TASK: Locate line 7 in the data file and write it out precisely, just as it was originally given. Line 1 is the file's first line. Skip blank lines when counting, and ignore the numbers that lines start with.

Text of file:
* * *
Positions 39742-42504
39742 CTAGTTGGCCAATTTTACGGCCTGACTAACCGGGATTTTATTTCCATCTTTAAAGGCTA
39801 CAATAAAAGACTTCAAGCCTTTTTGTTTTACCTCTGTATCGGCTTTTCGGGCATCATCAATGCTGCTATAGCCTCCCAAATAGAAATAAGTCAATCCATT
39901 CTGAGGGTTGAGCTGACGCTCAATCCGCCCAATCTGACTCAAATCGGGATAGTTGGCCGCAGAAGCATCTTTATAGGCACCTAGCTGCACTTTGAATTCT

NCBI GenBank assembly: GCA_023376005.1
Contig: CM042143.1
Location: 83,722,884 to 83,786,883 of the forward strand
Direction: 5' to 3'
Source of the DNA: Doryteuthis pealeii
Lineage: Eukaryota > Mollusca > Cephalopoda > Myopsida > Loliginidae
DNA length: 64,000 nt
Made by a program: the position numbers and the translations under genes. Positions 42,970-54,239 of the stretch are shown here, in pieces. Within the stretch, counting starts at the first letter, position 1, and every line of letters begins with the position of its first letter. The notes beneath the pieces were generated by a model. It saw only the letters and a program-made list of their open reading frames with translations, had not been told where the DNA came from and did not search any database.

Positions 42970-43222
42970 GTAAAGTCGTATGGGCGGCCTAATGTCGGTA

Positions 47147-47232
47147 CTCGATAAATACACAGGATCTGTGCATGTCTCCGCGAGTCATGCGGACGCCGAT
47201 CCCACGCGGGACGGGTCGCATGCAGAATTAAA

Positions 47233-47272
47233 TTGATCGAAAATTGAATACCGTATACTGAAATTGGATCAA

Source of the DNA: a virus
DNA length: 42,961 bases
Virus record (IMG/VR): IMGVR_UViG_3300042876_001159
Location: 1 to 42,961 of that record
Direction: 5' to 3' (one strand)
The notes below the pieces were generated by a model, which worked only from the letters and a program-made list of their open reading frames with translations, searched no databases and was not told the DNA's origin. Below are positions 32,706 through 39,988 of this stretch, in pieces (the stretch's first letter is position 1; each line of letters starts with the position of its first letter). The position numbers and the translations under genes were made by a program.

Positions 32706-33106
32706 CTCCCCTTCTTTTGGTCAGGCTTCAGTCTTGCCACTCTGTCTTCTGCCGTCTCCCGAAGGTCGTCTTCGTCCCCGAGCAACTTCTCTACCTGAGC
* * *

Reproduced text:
Location: 83,722,884 to 83,786,883 of the forward strand